Defence Against the Dark Artefacts (DADA): Technical, Sociological & Legal Requirements for Effective Smart Home Cybersecurity
A smart home filled with smart appliances makes life simpler, but these appliance sometimes fail or don't receive software updates. Users are then potentially exposed to hackers, and smart appliances become “dark artefacts” - enemies within our walls.
Defence Against the Dark Artefacts (DADA) will explore the technical, sociological and legal requirements for effective smart home cybersecurity, focusing on the challenges resulting from the widely-adopted use of cloud services linked with smart devices in the home, where network infrastructure protection can be minimal.
Lachlan Urquhart, Lecturer in Technology Law at Edinburgh Law School, is a co-investigator for the DADA project:
The face of Internet of Things (IoT) cybersecurity has been rather gloomy for at least the past 5 years. Cases of devices being hacked, becoming part of botnets or subject to ransomware attacks are a frequent occurrence. As we bring these smart speakers, locks and intelligent thermostats into the home, we need to think about the level of physical and informational security risks, who is responsible for managing them and how they should act. Often home occupants are not well placed to address threats due to lack of skills, awareness or time. Many new and established IoT companies are still working out what it means to build devices that are secure by design. Nevertheless, we are beginning to see the UK regulatory environment shift by requiring increased action from IoT vendors to create safer devices. Similarly, technical shifts towards edge computing are enabling better network threat management and user empowering local personal data management tools. In the DADA project we are bringing together perspectives from sociologists, computer scientists, lawyers, industry and more to better understand these emergent smart home security risks and formulate best strategies to address them.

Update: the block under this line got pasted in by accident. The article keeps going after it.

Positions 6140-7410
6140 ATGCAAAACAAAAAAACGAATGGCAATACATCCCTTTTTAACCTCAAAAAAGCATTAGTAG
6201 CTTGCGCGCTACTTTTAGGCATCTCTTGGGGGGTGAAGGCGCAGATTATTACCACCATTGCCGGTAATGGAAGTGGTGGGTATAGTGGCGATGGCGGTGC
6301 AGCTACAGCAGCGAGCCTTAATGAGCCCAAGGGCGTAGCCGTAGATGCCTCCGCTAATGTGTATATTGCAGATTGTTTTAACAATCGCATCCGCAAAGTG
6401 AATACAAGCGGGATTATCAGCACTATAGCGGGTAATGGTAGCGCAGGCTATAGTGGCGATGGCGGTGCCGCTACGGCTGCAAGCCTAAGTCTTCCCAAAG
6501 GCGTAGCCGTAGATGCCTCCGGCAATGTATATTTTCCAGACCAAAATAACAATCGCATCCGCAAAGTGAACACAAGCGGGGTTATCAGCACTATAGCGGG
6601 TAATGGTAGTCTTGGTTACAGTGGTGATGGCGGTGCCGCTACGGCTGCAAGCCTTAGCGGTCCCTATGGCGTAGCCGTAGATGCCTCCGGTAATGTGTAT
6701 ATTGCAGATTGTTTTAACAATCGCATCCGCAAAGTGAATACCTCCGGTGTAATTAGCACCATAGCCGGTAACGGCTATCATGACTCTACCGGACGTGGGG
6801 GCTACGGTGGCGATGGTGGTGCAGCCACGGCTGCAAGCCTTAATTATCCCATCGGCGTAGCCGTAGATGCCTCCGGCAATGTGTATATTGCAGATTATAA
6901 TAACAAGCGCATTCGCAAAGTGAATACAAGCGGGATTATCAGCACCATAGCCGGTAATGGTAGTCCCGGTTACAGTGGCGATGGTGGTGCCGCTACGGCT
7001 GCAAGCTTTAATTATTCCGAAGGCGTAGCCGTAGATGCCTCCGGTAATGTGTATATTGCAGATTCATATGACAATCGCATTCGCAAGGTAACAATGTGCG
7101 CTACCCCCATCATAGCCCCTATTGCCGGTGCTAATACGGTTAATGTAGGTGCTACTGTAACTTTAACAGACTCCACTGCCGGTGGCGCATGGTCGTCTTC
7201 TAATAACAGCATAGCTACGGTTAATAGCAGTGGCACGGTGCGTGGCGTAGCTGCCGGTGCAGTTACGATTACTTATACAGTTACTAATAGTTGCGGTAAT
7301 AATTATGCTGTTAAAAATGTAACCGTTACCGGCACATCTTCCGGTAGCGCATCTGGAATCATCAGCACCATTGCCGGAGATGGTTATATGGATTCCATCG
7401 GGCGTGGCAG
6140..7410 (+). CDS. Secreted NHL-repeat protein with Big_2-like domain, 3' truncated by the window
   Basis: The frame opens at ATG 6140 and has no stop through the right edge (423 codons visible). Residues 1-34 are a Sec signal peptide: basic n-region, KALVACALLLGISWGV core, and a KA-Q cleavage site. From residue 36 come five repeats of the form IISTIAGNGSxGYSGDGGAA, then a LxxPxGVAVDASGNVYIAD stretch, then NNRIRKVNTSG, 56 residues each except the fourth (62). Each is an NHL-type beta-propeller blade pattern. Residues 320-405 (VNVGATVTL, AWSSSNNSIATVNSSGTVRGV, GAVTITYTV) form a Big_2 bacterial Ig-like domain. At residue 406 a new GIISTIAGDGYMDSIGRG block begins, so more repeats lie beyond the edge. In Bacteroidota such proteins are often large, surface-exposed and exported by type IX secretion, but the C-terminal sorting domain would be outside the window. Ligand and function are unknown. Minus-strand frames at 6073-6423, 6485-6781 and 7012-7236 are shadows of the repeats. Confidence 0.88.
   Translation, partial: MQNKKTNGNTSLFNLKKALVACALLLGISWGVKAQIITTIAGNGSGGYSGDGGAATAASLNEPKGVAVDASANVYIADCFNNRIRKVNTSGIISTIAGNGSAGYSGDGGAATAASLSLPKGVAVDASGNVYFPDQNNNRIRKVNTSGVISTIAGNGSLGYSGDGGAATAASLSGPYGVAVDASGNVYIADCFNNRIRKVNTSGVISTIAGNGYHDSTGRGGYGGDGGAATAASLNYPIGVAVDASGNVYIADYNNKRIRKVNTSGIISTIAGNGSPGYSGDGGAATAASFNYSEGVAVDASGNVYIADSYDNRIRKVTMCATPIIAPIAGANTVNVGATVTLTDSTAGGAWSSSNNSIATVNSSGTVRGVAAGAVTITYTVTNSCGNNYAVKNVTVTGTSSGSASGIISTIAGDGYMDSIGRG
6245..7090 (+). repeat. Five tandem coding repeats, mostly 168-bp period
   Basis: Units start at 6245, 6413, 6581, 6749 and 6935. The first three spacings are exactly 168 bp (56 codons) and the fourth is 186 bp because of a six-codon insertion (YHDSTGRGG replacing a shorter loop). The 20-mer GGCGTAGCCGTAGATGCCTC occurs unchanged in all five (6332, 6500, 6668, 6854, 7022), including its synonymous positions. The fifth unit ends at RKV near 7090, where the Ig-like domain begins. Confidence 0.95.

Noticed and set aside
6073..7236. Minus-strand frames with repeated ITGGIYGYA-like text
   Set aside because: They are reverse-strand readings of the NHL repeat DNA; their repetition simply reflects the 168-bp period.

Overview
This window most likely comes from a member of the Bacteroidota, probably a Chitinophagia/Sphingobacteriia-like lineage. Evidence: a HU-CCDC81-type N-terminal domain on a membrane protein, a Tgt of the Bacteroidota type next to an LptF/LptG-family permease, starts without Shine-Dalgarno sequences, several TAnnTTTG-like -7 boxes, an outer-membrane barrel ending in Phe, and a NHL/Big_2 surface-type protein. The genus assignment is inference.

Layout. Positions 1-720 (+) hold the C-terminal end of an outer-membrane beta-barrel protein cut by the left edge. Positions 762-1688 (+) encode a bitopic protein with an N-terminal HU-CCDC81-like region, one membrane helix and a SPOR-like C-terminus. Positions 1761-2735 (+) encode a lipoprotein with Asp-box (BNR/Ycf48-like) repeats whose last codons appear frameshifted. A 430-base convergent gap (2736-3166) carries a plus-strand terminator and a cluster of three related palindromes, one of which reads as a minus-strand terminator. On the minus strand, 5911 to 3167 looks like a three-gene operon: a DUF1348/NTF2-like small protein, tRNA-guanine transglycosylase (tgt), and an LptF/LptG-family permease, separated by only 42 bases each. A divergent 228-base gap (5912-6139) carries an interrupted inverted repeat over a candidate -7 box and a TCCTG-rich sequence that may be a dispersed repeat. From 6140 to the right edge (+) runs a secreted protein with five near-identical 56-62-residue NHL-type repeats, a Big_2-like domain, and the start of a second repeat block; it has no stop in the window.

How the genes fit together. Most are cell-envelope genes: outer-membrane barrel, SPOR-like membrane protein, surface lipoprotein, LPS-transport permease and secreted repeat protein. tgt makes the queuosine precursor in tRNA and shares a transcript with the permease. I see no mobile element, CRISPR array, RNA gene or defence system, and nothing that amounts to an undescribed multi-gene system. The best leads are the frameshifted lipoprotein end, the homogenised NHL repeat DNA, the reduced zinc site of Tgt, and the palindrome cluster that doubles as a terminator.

Lachlan is working in collaboration with colleagues at the University of Nottingham, University of Cambridge, Imperial College London, and with industry partners such as ARM, BT, and Cisco, among others. The project is one of 11 currently funded by the Engineering and Physical Sciences Research Council (EPSRC), aiming to further understanding of Trust, Identity, Privacy and Security issues in the Digital Economy.